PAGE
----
Vinod is trying to tear off the steel net that covers his window pane, protesting loudly. Though Gomathy tries to console him, it's a while before he calms down. Gomathy offers a small bottle of mango juice that a neighbour has gifted him. He sits near the grilled door, at the corner of the room, holding the bottle.
The grilled door will be opened when he's taken to the hospital or for a bath. The steel netted sheet has been torn into half by Vinod.
"I may be the only mother who has built a 'jail cell' for her son. For the last 25 years, I've been going through this pain all alone. I'm tired but will not give up," Gomathy Amma, who lives in a rented two-roomed house near Vattappara of Thiruvananthapuram, says.
Gomathy was just 18 year old when she lost her husband. With her then one-year-old son, and without a penny in her hands, house or any property, she had no idea how to live. She carried the baby to her workplaces and put him to sleep in a cloth cradle under the trees while she earned her living. When he started his schooling, she was a bit relaxed as she could work when he went to school. Life was better for them. But that did not last.
"He started acting differently when he was a 13-year-old. He stopped talking, went quiet and would sometimes get angry suddenly," Gomathy recalls.
Vinod is now 38 years old but Gomathy is unclear on what his mental health issues are. The tablets taken by Vinod, however, appear to be ones that are prescribed for schizophrenia, according to a doctor that this writer consulted.
"He's mentally ill. He was first diagnosed when he was a 13-year-old boy. Since then, he's been on treatment. He stopped his studies after the fifth standard," she says.
In the first few years, Vinod accompanied Gomathy to her workplaces. She was then a labourer in a brick factory. "After a few years, he started getting violent. I was not able to control him. He'd destroy things, run away and sometimes get seizures too. I stopped working," she recounts.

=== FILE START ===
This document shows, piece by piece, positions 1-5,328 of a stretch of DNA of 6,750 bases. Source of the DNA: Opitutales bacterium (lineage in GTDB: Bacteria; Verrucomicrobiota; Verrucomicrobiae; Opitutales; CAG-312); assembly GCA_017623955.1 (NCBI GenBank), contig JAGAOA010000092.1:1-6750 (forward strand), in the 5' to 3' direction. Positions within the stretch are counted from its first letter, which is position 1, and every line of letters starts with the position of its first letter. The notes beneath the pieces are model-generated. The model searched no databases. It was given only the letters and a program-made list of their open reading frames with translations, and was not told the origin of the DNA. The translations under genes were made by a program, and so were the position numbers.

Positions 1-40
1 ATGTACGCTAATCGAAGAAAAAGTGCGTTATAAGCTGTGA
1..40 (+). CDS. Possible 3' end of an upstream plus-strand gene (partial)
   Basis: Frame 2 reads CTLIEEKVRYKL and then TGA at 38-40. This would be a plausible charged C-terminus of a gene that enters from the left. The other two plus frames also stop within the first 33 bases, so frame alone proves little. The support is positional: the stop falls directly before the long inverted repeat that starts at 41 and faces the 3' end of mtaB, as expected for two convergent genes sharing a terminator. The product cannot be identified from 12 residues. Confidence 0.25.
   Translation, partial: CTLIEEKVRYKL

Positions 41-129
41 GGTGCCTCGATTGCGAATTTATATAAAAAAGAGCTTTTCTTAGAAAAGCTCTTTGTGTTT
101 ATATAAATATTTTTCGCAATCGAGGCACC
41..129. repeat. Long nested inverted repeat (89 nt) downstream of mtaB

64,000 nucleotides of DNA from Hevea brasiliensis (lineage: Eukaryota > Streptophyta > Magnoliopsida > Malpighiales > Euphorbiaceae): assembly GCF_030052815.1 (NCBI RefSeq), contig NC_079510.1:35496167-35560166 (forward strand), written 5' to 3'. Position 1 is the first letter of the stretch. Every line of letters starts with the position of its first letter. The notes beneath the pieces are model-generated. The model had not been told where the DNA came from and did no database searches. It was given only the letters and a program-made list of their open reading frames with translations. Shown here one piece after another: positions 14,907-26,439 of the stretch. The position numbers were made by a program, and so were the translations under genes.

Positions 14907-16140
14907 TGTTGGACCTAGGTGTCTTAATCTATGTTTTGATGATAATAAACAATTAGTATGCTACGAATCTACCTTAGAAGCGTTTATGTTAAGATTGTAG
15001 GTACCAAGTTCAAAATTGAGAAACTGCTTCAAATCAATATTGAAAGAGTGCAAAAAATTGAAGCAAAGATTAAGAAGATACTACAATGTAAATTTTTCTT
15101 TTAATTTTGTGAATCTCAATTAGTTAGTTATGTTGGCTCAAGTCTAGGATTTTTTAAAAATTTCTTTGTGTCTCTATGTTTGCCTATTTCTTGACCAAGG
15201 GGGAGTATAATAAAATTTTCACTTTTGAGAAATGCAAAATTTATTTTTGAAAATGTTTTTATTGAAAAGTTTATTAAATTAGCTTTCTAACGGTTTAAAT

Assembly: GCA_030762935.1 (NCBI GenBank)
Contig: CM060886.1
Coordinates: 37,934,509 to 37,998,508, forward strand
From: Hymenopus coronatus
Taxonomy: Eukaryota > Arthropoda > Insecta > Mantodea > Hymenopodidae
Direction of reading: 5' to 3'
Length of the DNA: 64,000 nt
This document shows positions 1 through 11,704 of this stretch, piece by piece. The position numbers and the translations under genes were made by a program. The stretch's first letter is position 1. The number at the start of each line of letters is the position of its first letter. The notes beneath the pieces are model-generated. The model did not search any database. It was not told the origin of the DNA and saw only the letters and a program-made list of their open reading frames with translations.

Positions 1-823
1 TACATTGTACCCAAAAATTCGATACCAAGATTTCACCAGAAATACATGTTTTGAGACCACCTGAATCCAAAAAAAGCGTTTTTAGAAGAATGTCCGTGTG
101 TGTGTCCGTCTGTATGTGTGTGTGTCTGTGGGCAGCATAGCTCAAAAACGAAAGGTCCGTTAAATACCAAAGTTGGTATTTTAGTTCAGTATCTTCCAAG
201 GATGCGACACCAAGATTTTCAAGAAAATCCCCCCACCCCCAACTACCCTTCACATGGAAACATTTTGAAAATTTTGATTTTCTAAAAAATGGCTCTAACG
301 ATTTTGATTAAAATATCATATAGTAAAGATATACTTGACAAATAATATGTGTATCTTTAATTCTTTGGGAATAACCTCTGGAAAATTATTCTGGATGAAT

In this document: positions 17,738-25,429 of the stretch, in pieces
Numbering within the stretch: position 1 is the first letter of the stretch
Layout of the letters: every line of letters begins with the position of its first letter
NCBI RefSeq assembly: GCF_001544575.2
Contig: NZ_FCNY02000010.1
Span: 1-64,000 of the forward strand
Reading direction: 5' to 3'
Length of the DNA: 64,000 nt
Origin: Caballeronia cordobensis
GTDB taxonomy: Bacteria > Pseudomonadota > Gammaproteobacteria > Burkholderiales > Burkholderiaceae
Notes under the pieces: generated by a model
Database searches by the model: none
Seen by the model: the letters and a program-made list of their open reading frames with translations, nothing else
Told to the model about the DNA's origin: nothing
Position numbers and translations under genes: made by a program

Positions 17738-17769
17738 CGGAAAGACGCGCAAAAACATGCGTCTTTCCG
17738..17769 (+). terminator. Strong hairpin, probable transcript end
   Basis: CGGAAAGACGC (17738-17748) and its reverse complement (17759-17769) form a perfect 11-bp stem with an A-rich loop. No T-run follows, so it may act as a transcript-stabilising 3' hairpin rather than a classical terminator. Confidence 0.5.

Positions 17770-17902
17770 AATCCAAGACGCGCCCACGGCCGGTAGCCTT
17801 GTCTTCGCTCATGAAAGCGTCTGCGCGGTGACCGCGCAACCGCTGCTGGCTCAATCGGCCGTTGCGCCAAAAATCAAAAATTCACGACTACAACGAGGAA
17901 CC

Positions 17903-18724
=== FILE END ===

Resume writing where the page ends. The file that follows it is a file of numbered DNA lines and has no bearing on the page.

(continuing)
She moved to a care home run by Beemapally, a mosque in Thriuvananthapuram, where patients with mental health issues and their relatives are accommodated. "We lived there for 12 years. He was inside a cell, I stayed in a hall. We had enough food and clothes. I'm grateful to the mosque authorities. But, I was tired of living like a refugee for years. I wished for a space for ourselves," she says.
Gomathy then shifted to a small rented hut near Seemamula in Vattappara. "Many people helped me. So, we moved to a house. But, I was not able to go for work as he gets violent when nobody is at home. So, I turned a room into a cell by fixing a grill. If it's a wooden door, he will break it. I built a jail for my son 13 years ago...so that I can go to work," she says, tears filling her eyes.
She had to shift from the first house as Vinod managed to break and bend the grill of the windows. Later, a family gave them a small house to stay in until they got another place.
"Here too, I put grills to keep him inside. But, he gets more violent when I'm not here, so I go for work very rarely. I don't have to pay rent here. But, I will have to find another place or buy this home for Rs 8 lakh," she says.
Gomathy has pleaded with the authorities for a home. But no doors have been opened yet. A house of their own is the only dream she has.
"Everyone who is landless gets 3 cents of land on which to build houses. I have been requesting for it for a long time. However, the government gives Rs 1,200 as pension for me and Vinod was also getting a pension until a few months back. So, we are living with that amount. His pension was stopped due to some technical issues, but it will be resumed soon. Then, we will get Rs 1,200 for him too," she says, not complaining though their family income is just Rs 2,400.
While Gomathy speaks, Vinod keeps repeating what his mother is saying.
"He just repeats what we say. He cannot understand what we tell him and neither does he communicate his needs or feelings," she says, while patting his head through the grills.